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Harris mud crab

Alert

Have you seen Harris mud crab?

Be on the lookout for Harris mud crab and report it to Biosecurity Queensland. Early detection helps protect Queensland's natural marine environment, the businesses that rely upon it and our way of life.

Call us on 13 25 23.

Harris mud crab is an invasive and prohibited marine pest not found in Queensland waters. They can be introduced via ship's ballast water, as biofouling on boat hulls and through internal seawater systems.

Adult shells can grow 10–20mm wide with 4 blunt spines on each side. They are a prolific fouler and can out-compete native species. It is illegal to import, or in any way deal with Harris mud crab. They can form dense groups and are highly successful invaders having established in 20 countries.

You must report any suspected sightings to Biosecurity Queensland.

Scientific name

Rhithropanopeus harrisii

Other names

  • Harris mud crab

Description

  • Greenish-brown to olive green with white tipped claws that are unequal in size.
  • Shell has four blunt spines on each side.
  • Shell is 10–20mm wide.

Habitat

  • Prefers sandy and muddy substrates with a sheltered structure.
  • Lives in subtidal estuaries in areas with low salinity.
  • Can tolerate a wide range of temperatures and salinities.

Distribution

  • Not found in Queensland waters. The Harris mud crab is native to the Atlantic coast of the Americas from New Brunswick to northeast Brazil.

Life cycle

  • Larval development takes place under a broad range of environmental conditions and the life cycle can be completed in freshwater.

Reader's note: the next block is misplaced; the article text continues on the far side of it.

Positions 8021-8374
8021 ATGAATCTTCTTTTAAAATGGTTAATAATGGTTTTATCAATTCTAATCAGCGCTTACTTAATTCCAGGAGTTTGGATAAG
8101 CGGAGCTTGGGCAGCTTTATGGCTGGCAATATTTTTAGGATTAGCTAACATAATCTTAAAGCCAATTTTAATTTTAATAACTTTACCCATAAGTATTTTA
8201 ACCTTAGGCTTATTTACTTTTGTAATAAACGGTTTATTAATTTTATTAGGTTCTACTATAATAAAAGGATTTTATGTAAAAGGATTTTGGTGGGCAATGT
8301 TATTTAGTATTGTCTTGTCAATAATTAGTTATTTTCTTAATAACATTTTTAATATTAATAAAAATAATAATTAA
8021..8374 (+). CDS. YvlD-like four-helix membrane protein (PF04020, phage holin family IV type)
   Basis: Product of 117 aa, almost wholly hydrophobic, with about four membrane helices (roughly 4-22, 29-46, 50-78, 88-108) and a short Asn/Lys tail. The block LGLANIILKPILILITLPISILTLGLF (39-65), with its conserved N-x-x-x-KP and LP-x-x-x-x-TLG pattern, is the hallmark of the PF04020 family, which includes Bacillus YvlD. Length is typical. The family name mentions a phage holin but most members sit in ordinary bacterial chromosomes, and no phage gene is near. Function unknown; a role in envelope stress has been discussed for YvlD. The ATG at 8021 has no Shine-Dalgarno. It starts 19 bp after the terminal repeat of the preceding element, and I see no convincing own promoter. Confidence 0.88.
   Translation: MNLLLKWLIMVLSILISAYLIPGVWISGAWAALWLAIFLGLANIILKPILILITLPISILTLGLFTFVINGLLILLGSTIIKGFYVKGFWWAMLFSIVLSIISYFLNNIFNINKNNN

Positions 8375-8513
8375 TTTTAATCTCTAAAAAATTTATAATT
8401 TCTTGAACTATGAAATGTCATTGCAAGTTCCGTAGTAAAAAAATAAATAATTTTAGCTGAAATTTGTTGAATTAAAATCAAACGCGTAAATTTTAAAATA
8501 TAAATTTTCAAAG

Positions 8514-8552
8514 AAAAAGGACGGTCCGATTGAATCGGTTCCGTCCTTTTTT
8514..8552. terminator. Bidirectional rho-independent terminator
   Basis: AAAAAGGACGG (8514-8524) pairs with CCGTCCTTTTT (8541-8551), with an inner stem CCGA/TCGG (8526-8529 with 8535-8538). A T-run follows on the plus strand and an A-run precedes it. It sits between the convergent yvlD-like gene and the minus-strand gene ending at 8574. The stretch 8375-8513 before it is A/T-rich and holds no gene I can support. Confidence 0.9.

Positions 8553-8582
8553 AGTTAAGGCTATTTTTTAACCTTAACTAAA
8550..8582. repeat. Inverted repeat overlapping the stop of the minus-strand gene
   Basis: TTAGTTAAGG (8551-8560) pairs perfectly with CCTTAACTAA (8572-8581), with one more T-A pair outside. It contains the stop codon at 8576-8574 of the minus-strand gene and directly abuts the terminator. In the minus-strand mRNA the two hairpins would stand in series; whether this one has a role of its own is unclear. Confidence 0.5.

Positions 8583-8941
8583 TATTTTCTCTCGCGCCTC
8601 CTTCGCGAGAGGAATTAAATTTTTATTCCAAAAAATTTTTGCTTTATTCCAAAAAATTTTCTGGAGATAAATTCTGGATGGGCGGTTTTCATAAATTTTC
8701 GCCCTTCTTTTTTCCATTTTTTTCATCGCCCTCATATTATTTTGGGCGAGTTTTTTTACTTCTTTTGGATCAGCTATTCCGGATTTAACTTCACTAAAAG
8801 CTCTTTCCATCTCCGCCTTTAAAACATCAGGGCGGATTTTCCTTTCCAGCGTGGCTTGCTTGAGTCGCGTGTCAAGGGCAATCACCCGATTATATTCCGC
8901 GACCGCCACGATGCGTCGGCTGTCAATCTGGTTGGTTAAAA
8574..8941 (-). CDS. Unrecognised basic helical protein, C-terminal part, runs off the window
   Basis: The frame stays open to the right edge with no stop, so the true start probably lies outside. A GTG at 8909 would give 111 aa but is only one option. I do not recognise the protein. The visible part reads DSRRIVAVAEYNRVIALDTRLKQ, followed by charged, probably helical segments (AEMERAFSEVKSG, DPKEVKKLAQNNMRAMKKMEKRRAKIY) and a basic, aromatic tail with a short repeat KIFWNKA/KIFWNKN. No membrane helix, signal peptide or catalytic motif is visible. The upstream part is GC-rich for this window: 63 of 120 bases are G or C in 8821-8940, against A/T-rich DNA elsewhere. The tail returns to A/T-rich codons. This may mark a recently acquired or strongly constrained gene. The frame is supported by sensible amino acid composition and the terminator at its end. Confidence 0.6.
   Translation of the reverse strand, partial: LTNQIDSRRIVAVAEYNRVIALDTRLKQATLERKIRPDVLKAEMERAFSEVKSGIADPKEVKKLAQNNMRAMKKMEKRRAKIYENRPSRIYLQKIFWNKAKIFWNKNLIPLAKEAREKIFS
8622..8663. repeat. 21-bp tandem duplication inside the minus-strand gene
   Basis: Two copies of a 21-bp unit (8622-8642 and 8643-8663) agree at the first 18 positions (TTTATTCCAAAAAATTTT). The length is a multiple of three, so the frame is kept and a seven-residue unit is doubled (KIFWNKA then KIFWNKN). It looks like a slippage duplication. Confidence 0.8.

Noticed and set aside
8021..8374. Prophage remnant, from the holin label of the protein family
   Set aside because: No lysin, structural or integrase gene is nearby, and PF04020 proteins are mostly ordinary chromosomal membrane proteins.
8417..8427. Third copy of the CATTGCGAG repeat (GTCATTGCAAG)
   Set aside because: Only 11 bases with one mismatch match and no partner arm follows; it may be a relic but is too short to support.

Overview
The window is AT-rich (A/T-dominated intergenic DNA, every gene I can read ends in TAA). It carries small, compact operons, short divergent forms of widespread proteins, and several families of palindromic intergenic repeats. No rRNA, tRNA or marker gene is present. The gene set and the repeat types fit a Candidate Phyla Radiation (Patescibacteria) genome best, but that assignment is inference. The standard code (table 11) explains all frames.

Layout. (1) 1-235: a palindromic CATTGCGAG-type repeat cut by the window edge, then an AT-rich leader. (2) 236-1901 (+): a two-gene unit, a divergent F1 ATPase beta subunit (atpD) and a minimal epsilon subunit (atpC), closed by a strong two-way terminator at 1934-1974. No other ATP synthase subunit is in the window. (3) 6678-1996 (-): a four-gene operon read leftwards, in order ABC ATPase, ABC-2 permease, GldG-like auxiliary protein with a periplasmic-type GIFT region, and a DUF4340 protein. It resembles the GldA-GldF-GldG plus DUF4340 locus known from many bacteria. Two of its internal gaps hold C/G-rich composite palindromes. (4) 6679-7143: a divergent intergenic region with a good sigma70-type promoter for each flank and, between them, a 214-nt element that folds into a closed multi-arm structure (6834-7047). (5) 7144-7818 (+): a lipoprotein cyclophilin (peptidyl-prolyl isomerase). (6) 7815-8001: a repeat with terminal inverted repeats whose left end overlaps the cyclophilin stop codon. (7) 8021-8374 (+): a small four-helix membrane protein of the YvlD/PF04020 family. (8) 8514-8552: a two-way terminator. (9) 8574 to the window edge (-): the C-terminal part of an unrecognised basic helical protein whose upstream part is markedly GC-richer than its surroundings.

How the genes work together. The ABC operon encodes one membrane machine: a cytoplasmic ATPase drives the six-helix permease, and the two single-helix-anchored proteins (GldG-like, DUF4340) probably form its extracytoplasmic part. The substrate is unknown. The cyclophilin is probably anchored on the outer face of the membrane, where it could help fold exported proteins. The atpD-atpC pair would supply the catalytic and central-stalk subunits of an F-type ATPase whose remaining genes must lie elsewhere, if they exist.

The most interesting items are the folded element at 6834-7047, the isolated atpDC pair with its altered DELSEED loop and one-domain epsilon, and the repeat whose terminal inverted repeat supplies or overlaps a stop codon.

Affected animals

  • Native aquatic animals

Impacts

Environmental

  • Alters food webs and displaces native crabs, crayfish and bottom-dwelling fish.
  • Decays vegetation, oyster reefs and shells.
  • Carrier of prawn and crab diseases.

Economic

  • Can form dense groups, and clog water intake pipes and power plant cooling systems.
  • Spoils fish caught in gill nets.

Social

  • Can negatively affect the visual amenity and our way of life. Marine pests can:
    • lead to depleted fish stocks
    • lead to boating and fishing restrictions in affected areas
    • impact significantly on the marine industry that many people rely on for employment and recreational purposes.

Control

Look. Report. Protect.

Marine biosecurity – everyone plays a part.

  • Clean your boat regularly.
  • Check for marine pests on structures and surrounds.
  • Report any suspected marine pests.

Slipway operators, vessel inspectors and vessel owners should regularly and thoroughly check and clean vessel hulls looking out for pests or growth. Pay particular attention to the nooks and crannies of your vessel including internal seawater systems.

Inspect, clean and dry equipment and gear before moving to a different location. This includes pots, nets, fishing or diving gear, anchors and ropes.

If you think you have seen Harris mud crab, report it immediately to Biosecurity Queensland on 13 25 23. Until an authorised officer contacts you, please take reasonable and practical steps to prevent it from spreading.

Legal requirements

  • Harris mud crab is a prohibited invasive animal under the Biosecurity Act 2014.
  • Report any suspected sightings to Biosecurity Queensland on 13 25 23 immediately.
  • Biosecurity is a shared responsibility and by law everyone has a general biosecurity obligation (GBO) to take all reasonable and practical steps to avoid introduction or spread of marine pests.

Further information